A lot of monitor manufactures will make odd adjustments to their displays in an effort to make them look better on the show room floor. This might make colors pop out at you, but it doesn’t do much for accurate color reproduction. Some monitors like the ultra low price Catleap 2560×1440 IPS Display don’t include any kind of color adjustments on the monitor at all, which means you’ll have to do your color tweaking with your graphics card. Either way, it’s a good idea to invest in a Color Calibration tool, if you want to get the most out of your current monitor.

If you have the budget to spend $800 to $2500 on a Adobe RGB calibrated monitor you probably wont need a color calibration tool as most monitors in the price range have consistent and repeatable color performance. On the other hand, if you’re trying to get an existing monitor to give you the best results possible, the next best thing is to use a color calibration unit to get the most out of your monitor.

Something like the Spyder Express 3 (above) or Spyder 4 can be found on Amazon for around $80 to $115, but there are higher end models available as well. After running the Calibration test on the Catleap 2560×1440 IPS Display the results are night and day. Before the calibration light grays looked almost white and blue levels were out of control, it’s made a big difference.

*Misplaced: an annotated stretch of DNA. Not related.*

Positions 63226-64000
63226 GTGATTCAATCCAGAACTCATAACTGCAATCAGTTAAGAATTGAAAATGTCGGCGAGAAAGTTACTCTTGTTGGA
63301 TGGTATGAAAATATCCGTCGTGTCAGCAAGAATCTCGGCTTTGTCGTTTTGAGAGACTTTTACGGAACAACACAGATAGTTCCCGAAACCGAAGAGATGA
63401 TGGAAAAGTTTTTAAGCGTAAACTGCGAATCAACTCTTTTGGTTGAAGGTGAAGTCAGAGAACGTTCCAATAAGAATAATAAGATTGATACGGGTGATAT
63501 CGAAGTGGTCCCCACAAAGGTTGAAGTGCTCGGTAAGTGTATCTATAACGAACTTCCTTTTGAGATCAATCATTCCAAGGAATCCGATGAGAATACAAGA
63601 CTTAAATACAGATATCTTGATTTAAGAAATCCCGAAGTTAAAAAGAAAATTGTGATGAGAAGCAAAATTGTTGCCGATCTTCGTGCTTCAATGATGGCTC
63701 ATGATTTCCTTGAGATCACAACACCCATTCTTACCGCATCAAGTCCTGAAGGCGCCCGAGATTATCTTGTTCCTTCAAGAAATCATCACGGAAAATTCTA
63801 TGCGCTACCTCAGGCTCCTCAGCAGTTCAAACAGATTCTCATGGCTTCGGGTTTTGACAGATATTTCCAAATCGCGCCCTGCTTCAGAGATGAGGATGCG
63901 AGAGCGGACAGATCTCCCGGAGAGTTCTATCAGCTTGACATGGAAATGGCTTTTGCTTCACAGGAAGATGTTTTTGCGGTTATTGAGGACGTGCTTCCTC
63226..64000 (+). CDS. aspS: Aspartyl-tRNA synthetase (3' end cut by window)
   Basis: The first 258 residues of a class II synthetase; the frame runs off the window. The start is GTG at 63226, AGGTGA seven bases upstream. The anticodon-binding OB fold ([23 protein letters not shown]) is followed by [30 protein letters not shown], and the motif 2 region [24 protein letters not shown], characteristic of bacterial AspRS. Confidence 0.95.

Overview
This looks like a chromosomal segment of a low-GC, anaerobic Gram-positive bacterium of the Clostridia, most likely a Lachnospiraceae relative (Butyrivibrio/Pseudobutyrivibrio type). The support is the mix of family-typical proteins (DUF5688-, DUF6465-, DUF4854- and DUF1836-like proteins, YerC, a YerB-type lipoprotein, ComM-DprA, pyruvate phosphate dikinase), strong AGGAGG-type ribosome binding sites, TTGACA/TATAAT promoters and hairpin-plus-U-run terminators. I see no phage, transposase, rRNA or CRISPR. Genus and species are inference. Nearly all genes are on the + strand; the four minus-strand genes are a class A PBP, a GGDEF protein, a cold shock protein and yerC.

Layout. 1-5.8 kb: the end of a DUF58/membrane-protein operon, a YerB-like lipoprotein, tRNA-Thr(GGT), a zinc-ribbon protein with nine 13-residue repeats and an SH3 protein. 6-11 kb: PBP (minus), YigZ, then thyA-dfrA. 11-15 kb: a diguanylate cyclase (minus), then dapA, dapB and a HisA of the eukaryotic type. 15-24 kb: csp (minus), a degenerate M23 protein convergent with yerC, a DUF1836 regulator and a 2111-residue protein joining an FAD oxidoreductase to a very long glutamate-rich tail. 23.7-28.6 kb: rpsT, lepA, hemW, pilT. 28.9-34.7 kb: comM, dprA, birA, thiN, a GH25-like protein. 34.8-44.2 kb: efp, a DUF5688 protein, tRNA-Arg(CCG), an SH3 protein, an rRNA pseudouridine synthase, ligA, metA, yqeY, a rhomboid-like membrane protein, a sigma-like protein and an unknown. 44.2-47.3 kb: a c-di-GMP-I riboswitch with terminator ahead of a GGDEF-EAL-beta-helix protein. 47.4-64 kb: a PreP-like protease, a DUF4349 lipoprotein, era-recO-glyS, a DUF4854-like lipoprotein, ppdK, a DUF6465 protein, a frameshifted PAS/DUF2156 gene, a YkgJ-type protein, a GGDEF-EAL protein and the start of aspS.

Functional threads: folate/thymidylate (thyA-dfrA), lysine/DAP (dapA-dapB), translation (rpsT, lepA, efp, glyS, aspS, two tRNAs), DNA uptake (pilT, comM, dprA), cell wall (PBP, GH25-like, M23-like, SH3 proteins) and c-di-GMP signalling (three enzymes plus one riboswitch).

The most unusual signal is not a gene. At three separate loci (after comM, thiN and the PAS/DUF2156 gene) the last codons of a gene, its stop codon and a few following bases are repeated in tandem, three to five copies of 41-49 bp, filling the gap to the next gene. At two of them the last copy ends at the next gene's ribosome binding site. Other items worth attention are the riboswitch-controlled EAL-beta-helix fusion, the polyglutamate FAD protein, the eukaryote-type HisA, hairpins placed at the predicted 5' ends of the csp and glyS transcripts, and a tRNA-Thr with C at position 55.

I am by no means a color expert, but after spending some time around print matching applications, it’s very easy to see the benefit of a properly calibrated monitor. Even if you are working on a high end monitor it still might be worth it to have something like this around.

One thing to remember when using a color calibration tool, is that the lighting in the room can effect your results. That same lighting can also effect your perception of color when looking at the monitor. Neutral colored walls (grays or whites) can also improve they way you perceive colors on your newly calibrated monitor, so try to stay away from working brightly colored rooms.

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